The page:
Diabetes – What is Diabetes?
Diabetes is a serious disease that affects millions of people every year. It occurs when the body does not produce enough insulin or utilize the insulin it produces effectively.
The good news is that it is curable and can be prevented or delayed with diet, exercise and medications. It is also important to know the symptoms, so you can determine whether you have a problem and seek treatment.
What is diabetes?
Diabetes is an ongoing (long-lasting) health condition that affects the way your body turns food into energy. It occurs when your pancreas stops producing enough insulin or isn’t able to use it as effectively as it should.
Insulin is a hormone that assists cells absorb and utilize sugar, which is known as glucose. People with type 2 diabetes aren’t able to make enough insulin or their bodies don’t make it work properly.
In both types of diabetes, blood sugar levels become too high over time. This can cause issues with your feet, eyes and kidneys. It can also damage the heart and brain arteries as well as your brain.
Type 1 diabetes
Type 1 diabetes is an autoimmune disease, meaning that your body’s immune system attacks and destroys insulin-producing cells within the pancreas. The destruction can take place over many years or months, eventually leading to the total absence of insulin.
People suffering from type 1 diabetes must take insulin each day. They also need to monitor their blood glucose levels and adjust insulin, food and activity levels in order to keep their blood glucose within an acceptable range.
Type 2 diabetes
If you have type 2 the body isn’t making the insulin it needs to. Insulin is a hormone which helps your cells to remove blood sugar (glucose) out of your blood and into your cells so that it can be used for energy.
People suffering from type 2 diabetes must treat their condition through a healthy diet and exercise. They may also have to take medication to manage their blood sugar levels.
Signs of women having diabetes
It is a chronic illness that affects people of all races, ethnicities, ages and genders. However, women are at a greater risk than men.
Women with diabetes have a higher likelihood of developing complications than men, such as heart disease (the most common diabetes complication) and loss of vision.
One of the early warning signs of women suffering from diabetes is a higher thirst and increased urinary frequency, also known as polydipsia. This is because diabetes can cause excess sugar to accumulate in your blood and kidneys are unable to eliminate it.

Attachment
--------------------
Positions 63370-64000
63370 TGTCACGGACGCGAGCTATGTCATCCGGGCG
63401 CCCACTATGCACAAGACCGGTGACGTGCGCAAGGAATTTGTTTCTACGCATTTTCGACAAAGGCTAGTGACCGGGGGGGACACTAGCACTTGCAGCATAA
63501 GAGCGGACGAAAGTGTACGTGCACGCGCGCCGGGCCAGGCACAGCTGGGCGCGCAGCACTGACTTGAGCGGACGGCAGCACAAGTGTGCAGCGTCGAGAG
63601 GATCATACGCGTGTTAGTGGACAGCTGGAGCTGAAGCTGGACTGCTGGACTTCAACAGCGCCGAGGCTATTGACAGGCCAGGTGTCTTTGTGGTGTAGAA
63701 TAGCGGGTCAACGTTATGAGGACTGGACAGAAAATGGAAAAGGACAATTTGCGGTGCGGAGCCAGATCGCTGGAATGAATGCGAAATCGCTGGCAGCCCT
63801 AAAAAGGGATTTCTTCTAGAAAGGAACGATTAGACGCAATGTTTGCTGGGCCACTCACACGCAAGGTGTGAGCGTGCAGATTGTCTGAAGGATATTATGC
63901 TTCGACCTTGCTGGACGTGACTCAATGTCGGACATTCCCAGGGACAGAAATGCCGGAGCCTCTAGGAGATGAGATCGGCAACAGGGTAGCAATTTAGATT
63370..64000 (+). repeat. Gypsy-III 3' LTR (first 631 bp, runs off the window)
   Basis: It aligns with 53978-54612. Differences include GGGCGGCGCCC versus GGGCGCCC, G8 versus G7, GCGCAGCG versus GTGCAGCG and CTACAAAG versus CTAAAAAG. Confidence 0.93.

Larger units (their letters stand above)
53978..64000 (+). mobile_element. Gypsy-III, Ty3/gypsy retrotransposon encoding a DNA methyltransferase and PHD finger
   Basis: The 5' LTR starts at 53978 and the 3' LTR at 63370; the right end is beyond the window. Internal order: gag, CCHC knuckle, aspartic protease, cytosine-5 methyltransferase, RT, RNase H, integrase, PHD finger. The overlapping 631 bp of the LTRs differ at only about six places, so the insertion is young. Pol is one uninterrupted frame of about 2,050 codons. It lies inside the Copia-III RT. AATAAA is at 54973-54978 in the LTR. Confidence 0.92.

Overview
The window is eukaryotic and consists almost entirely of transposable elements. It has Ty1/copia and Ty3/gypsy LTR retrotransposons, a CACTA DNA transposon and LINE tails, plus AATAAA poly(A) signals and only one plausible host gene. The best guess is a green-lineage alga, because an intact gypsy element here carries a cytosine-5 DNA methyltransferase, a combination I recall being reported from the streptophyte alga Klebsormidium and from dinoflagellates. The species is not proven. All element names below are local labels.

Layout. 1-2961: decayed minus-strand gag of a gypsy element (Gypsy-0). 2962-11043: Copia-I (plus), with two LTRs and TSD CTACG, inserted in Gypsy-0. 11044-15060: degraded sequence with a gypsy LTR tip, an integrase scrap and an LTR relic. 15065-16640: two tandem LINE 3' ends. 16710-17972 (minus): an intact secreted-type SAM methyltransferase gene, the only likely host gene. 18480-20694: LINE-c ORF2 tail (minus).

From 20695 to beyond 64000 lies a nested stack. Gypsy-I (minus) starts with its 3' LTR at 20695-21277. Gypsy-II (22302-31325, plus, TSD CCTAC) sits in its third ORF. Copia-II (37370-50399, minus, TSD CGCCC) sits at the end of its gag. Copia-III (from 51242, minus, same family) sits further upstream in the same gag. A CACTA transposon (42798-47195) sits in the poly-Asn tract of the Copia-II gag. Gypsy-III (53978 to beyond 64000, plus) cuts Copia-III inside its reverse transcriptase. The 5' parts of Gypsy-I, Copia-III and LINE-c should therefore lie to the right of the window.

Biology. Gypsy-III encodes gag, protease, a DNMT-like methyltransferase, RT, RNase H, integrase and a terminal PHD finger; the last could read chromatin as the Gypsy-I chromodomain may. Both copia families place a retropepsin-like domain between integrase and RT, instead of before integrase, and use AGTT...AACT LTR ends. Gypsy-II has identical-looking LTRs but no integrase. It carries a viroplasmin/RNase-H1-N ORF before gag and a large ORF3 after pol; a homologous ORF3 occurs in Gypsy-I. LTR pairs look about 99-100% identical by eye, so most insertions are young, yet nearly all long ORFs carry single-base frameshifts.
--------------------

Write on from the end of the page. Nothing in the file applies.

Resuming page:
Diabetes in men The signs and symptoms
Diabetes is a condition in which cells are unable use glucose (blood sugar) to generate energy. This is usually because the pancreas ceases to produce enough insulin.
This can lead to high blood glucose levels. Your body then tries to reduce these levels by flushing excess glucose out of your bloodstream through urine.
Diabetes patients are frequently thirsty and require to drink plenty of fluids.
Men may also experience weight loss since their bodies break down muscle for energy instead of fat. This is due to the fact that their blood sugar levels remain high for prolonged periods of time.
The development of a healthy diabetes diet is a crucial aspect of managing your diabetes. It can help control blood sugar levels control weight and reduce risk factors for heart disease.
Your diet should consist of a wide range of whole foods, such as fruits, vegetables, whole grains beans, and low-fat dairy. It should be low in added sugars and saturated fats (unhealthy).
You may also want to limit the amount of sugar-sweetened drinks you consume. These drinks are usually high in sugar, which can cause blood sugar levels in the body to increase.
Your doctor may suggest diabetic medications to help keep your blood glucose (blood sugar) levels in an acceptable range. These medications are often combined with lifestyle changes, such as eating habits and physical activity to help manage the condition.
If your blood sugar levels aren’t controlled by one medicine, a second medicine might be added. Your doctor will work with you to determine the best medication for your specific needs and preferences.
The latest medications, including sodium-glucose-cotransporter-2 inhibitors and glucagon like antagonists of the peptide-1 receptor, reduce blood sugar and have benefits for the kidneys and cardiovascular system, as well as reducing the risk of developing complications. They are also beneficial for weight loss and are available in tablet and injectable forms.